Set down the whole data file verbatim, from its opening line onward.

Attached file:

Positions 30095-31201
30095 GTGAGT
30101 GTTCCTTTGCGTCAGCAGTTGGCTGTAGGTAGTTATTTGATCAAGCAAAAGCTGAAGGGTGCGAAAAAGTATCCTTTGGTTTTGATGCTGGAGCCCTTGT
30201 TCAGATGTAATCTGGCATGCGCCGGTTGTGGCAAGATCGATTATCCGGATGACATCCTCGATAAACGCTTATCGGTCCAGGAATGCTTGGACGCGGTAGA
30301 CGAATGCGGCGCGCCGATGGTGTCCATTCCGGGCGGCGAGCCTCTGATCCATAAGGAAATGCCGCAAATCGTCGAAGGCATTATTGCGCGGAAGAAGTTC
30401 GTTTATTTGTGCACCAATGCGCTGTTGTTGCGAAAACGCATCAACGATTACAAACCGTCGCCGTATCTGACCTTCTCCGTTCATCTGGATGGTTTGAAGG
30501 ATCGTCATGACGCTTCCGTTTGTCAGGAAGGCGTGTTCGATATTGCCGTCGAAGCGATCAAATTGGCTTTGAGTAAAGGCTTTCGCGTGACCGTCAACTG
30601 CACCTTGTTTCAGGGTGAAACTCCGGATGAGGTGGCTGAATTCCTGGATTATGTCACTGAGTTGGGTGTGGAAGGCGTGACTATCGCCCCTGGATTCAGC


Positions 30095-31201
30095 GTGAGT
30101 GTTCCTTTGCGTCAGCAGTTGGCTGTAGGTAGTTATTTGATCAAGCAAAAGCTGAAGGGTGCGAAAAAGTATCCTTTGGTTTTGATGCTGGAGCCCTTGT
30201 TCAGATGTAATCTGGCATGCGCCGGTTGTGGCAAGATCGATTATCCGGATGACATCCTCGATAAACGCTTATCGGTCCAGGAATGCTTGGACGCGGTAGA
30301 CGAATGCGGCGCGCCGATGGTGTCCATTCCGGGCGGCGAGCCTCTGATCCATAAGGAAATGCCGCAAATCGTCGAAGGCATTATTGCGCGGAAGAAGTTC
30401 GTTTATTTGTGCACCAATGCGCTGTTGTTGCGAAAACGCATCAACGATTACAAACCGTCGCCGTATCTGACCTTCTCCGTTCATCTGGATGGTTTGAAGG
30501 ATCGTCATGACGCTTCCGTTTGTCAGGAAGGCGTGTTCGATATTGCCGTCGAAGCGATCAAATTGGCTTTGAGTAAAGGCTTTCGCGTGACCGTCAACTG
30601 CACCTTGTTTCAGGGTGAAACTCCGGATGAGGTGGCTGAATTCCTGGATTATGTCACTGAGTTGGGTGTGGAAGGCGTGACTATCGCCCCTGGATTCAGC